The documentation covers the following Steinberg products: Cubase Elements, Cubase AI, and Cubase LE.
The documentation applies to the operating systems Windows and Mac OS.
In our documentation, we use typographical and markup elements to structure information.
Many of the default key commands, also known as keyboard shortcuts, use modifier keys, some of which are different depending on the operating system.
Setting Up Your System
To use Cubase, you must set up your audio, and if required, your MIDI system.
To play back and record in Cubase, you must set up input and output busses in the VST Connections window.
The Project window provides an overview of the project, and allows you to navigate and perform large scale editing.
In Cubase, projects are the central documents. You must create and set up a project to work with the program.
Tracks are the building blocks of your project. They allow you to import, add, record, and edit data (parts and events). Tracks are listed from top to bottom in the Track list and extend horizontally across the Project window. Each track is assigned to a particular channel strip in the MixConsole.
Parts and Events
Parts and events are the basic building blocks in Cubase.
Editing in the Project window is not restricted to handling whole events and parts. You can also work with selection ranges, which are independent from the event/part and track boundaries.
Playback and Transport
This chapter describes the methods for controlling playback and transport functions.
The Virtual Keyboard allows you to play and record MIDI notes by using your computer keyboard or mouse. This is useful if you have no external MIDI instrument at hand and you do not want to draw in notes with the Draw tool.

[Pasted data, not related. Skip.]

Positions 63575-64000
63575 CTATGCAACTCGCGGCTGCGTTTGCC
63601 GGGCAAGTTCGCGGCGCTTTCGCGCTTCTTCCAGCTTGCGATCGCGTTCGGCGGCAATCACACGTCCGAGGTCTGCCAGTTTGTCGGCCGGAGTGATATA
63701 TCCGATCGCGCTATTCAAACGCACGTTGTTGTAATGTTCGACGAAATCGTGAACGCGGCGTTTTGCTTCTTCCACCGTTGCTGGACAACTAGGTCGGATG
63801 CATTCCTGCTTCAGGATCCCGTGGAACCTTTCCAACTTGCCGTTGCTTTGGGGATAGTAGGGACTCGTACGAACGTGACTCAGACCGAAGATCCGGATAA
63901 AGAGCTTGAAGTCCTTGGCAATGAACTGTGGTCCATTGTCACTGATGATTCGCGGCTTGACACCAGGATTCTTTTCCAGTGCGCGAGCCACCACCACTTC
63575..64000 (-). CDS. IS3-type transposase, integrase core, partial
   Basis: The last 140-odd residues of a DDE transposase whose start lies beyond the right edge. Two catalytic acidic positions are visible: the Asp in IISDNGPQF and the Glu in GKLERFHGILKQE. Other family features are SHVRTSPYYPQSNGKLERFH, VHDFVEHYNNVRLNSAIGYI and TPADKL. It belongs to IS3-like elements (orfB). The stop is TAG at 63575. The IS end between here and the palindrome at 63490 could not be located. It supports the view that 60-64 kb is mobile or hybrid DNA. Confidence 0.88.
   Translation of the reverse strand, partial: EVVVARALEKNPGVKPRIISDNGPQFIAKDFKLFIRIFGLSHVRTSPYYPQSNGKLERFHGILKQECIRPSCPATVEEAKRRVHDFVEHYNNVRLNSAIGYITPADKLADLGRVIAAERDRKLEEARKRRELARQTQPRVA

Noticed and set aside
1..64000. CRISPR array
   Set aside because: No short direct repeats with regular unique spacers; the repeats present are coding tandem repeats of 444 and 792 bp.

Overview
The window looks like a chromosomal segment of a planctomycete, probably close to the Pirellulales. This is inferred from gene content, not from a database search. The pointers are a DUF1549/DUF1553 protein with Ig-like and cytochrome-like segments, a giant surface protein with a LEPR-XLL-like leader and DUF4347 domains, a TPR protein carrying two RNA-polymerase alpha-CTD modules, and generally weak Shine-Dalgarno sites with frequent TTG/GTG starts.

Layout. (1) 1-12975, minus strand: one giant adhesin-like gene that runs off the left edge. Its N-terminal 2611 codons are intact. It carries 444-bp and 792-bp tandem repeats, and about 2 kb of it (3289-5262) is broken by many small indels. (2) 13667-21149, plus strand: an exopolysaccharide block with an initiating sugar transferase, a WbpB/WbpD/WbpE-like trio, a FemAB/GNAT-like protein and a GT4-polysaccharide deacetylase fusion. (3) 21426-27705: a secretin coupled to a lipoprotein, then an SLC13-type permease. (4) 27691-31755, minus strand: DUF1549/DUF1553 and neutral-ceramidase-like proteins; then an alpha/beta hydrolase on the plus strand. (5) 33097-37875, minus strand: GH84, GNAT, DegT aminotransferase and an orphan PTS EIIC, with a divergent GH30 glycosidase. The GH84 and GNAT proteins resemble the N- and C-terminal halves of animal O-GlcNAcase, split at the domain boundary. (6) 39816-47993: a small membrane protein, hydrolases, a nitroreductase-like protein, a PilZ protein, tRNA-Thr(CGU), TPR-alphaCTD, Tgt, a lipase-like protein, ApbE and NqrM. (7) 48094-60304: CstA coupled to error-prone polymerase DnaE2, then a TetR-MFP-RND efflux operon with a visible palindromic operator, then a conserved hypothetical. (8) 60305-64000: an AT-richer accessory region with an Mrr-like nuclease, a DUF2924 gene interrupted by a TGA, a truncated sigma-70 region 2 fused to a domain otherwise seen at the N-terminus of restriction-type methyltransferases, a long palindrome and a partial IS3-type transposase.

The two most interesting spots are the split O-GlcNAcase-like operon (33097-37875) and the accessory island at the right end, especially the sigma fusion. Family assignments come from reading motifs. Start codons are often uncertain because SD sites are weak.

In Cubase, you can record audio and MIDI.
Quantizing MIDI and Audio
Quantizing means moving recorded audio or MIDI and positioning it on the nearest grid position that is musically relevant. Quantizing is designed to correct errors, but you can also use it in a creative way.
Fades and Crossfades
Fades allow you to gradually increase or decrease the volume at the start or end of audio events or audio clips, and to create smooth transitions.
Arranger Track (Cubase Elements only)
The arranger functions in Cubase allow you to work in a non-linear fashion. Using an arranger track allows you to specify how and when specific sections are played back, even in live performances. This way, you do not need to move, copy, and paste events in the Project window.
Markers are used to locate certain positions quickly. There are two types of markers: position markers and cycle markers.
The MixConsole provides a common environment for producing mixes in stereo. It allows you to control level, pan, solo/mute status, etc. for audio and MIDI channels. Furthermore, you can set up the input and output routing for multiple tracks or channels at the same time.
Cubase comes with a number of effect plug-ins included that you can use to process audio, group, instrument, and ReWire (not in Cubase LE) channels.
Audio Processing and Functions